The Effect of Oxygen Exposure During Newborn Resuscitation on Lung Injury

This study has been completed.
Sponsor:
Collaborator:
Equipment loan from Masimo Corp.
Information provided by:
University of Calgary
ClinicalTrials.gov Identifier:
NCT00355875
First received: July 22, 2006
Last updated: November 6, 2006
Last verified: November 2006

July 22, 2006
November 6, 2006
July 2005
Not Provided
protein carbonyl concentration in the tracheal aspirate on day 1
Same as current
Complete list of historical versions of study NCT00355875 on ClinicalTrials.gov Archive Site
  • protein carbonyl concentration in the tracheal aspirate on day 3
  • protein carbonyl concentration in the tracheal aspirate on day 7
  • protein carbonyl concentration in the tracheal aspirate on day 14
  • protein carbonyl concentration in the tracheal aspirate on day 21
  • protein carbonyl concentration in the tracheal aspirate on day 28
Same as current
Not Provided
Not Provided
 
The Effect of Oxygen Exposure During Newborn Resuscitation on Lung Injury
Oxygen Exposure During Newborn Resuscitation and Pulmonary Oxidative Stress

Hypothesis: In this feasibility study, hyperoxemia, as approximated by transcutaneous hemoglobin saturation with oxygen (Sp02), at the time of birth will cause sustained pulmonary oxidative stress as demonstrated by elevation of pulmonary protein carbonyl. Furthermore, this oxidative stress will be directly proportional to the imposed oxygen-burden during resuscitation at the time of birth.

This study will give us information regarding the magnitude of protein carbonyl elevation in the preterm infant. With these results we will be able to 1. establish the technique for the running or protein carbonyl assays and 2. calculate an appropriate sample size for a future randomized control trial.

Immediately prior to birth, preterm infants (<= 32 weeks gestation) will be randomized to one of three groups: 1. Low Oxygen Burden (LOB) - initiation of resuscitation with 21% 02, II. Moderate Oxygen Burden (MOB) - initiation of resuscitation with 100% 02 and III. High Oxygen Burden (HOB) - 100% 02 used for the entire resuscitation. A pulse oximetry monitor will be connected to a probe on the infant's hand to measure the transcutaneous hemoglobin saturation with oxygen (Sp02). Adjustments to the inspired oxygen concentration will be made every 15 seconds for infants in the LOB and MOB groups to achieve a target Sp02 range of 85-92%. Resuscitation will otherwise proceed as per standard of care. The intervention will end upon arrival in the neonatal intensive care unit.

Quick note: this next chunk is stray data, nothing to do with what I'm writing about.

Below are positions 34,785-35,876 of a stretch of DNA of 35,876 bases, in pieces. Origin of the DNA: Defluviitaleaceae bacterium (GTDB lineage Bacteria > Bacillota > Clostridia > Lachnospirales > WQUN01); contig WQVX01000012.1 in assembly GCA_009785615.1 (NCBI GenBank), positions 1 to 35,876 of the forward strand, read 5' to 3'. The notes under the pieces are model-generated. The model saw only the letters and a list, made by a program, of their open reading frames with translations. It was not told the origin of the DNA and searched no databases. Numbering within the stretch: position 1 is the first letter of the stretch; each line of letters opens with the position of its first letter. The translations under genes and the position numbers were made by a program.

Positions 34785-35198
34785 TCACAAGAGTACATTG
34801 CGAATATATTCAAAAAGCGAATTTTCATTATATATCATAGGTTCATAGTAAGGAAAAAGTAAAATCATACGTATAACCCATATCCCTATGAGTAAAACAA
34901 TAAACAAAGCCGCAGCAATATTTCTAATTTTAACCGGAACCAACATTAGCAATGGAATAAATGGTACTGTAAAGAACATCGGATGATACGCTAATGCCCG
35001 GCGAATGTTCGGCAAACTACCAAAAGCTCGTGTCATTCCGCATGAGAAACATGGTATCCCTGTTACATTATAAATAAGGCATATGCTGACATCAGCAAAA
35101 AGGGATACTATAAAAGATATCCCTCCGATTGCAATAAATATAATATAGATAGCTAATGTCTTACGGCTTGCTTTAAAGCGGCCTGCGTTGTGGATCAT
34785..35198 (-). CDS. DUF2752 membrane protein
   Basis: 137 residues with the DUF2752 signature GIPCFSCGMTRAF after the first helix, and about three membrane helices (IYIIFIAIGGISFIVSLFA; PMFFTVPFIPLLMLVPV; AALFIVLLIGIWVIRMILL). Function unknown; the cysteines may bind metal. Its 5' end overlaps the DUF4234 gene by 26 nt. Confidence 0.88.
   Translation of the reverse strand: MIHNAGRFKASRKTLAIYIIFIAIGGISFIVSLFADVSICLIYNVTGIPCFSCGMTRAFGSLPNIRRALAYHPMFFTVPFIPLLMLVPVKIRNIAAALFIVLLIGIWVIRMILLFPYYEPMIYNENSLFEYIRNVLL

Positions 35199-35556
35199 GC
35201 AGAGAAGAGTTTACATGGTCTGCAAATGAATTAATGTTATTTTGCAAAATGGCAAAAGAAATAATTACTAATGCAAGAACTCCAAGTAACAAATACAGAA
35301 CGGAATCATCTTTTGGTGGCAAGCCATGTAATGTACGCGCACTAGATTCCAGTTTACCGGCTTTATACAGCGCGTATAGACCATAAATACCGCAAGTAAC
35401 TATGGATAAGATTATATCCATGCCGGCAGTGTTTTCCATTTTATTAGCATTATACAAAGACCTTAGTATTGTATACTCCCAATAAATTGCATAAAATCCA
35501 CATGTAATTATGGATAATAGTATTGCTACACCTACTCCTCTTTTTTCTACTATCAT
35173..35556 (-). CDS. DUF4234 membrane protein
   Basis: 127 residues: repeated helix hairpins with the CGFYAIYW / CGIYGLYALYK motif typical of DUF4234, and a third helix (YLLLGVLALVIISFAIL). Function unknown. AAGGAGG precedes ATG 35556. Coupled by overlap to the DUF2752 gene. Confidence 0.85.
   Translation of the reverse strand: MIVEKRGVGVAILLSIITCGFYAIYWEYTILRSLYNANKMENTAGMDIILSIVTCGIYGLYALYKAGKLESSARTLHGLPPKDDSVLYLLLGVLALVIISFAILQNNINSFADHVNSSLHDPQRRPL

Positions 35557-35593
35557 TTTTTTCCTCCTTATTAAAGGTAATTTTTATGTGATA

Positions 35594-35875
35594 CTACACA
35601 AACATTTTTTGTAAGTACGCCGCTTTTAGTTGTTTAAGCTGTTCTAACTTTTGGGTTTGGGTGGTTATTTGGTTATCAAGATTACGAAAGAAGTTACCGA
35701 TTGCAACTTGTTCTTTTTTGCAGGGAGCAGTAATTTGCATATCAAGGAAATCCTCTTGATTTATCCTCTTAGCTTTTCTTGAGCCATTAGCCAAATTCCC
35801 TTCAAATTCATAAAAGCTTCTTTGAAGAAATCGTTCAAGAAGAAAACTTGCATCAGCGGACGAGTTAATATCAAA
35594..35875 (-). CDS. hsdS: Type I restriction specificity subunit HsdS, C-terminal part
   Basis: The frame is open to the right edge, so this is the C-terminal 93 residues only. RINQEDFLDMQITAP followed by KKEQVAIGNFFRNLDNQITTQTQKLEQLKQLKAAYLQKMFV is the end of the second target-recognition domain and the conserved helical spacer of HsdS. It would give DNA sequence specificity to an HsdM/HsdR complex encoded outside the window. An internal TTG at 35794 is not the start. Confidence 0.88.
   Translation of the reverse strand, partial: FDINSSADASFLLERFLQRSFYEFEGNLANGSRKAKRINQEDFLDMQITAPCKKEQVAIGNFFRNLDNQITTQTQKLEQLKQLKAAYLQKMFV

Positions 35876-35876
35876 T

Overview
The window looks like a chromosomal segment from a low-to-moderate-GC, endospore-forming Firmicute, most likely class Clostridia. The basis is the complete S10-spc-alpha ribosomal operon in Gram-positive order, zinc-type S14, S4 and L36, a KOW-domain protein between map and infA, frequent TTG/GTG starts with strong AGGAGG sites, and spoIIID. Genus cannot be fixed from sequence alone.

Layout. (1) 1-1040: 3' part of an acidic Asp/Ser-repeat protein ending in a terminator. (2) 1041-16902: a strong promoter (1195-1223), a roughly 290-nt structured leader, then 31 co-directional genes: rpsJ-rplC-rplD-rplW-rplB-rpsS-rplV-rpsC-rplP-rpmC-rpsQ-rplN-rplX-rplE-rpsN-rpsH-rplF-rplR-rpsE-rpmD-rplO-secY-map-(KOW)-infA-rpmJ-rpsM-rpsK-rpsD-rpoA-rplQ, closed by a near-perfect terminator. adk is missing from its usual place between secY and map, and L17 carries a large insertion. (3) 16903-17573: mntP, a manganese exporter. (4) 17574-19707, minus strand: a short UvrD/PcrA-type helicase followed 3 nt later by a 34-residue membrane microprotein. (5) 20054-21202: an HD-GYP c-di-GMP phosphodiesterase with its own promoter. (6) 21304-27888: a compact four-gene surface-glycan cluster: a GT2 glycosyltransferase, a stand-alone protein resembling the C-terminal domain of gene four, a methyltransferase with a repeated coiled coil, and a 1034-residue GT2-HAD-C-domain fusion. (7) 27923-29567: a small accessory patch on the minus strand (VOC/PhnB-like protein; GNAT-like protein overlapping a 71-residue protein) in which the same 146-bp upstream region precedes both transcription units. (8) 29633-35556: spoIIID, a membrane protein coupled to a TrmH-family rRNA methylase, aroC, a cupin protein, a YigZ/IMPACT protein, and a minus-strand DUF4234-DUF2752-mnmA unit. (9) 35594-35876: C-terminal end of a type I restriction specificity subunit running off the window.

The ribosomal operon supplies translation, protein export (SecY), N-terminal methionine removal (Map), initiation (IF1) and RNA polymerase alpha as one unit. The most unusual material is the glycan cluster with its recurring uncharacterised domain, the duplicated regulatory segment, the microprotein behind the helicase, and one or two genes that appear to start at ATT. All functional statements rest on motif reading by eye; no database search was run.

Interventional
Not Provided
Allocation: Randomized
Endpoint Classification: Efficacy Study
Intervention Model: Parallel Assignment
Masking: Double-Blind
Primary Purpose: Prevention
  • Prematurity
  • Oxidative Pulmonary Injury
Procedure: titration of oxygen during resuscitation
Not Provided
Not Provided

*   Includes publications given by the data provider as well as publications identified by ClinicalTrials.gov Identifier (NCT Number) in Medline.
 
Completed
30
October 2006
Not Provided

Inclusion Criteria:

  • <=32 weeks gestation
  • inborn
  • require intubation

Exclusion Criteria:

  • lethal anomalies
  • cyanotic congenital heart disease
  • known hemoglobinopathy
  • risk factors for persistent pulmonary hypertension
Both
23 Weeks to 32 Weeks
No
Contact information is only displayed when the study is recruiting subjects
Canada
 
NCT00355875
RT754957
Not Provided
Not Provided
University of Calgary
Equipment loan from Masimo Corp.
Principal Investigator: Yacov Rabi, MD, FRCPC University of Calgary
University of Calgary
November 2006

ICMJE     Data element required by the International Committee of Medical Journal Editors and the World Health Organization ICTRP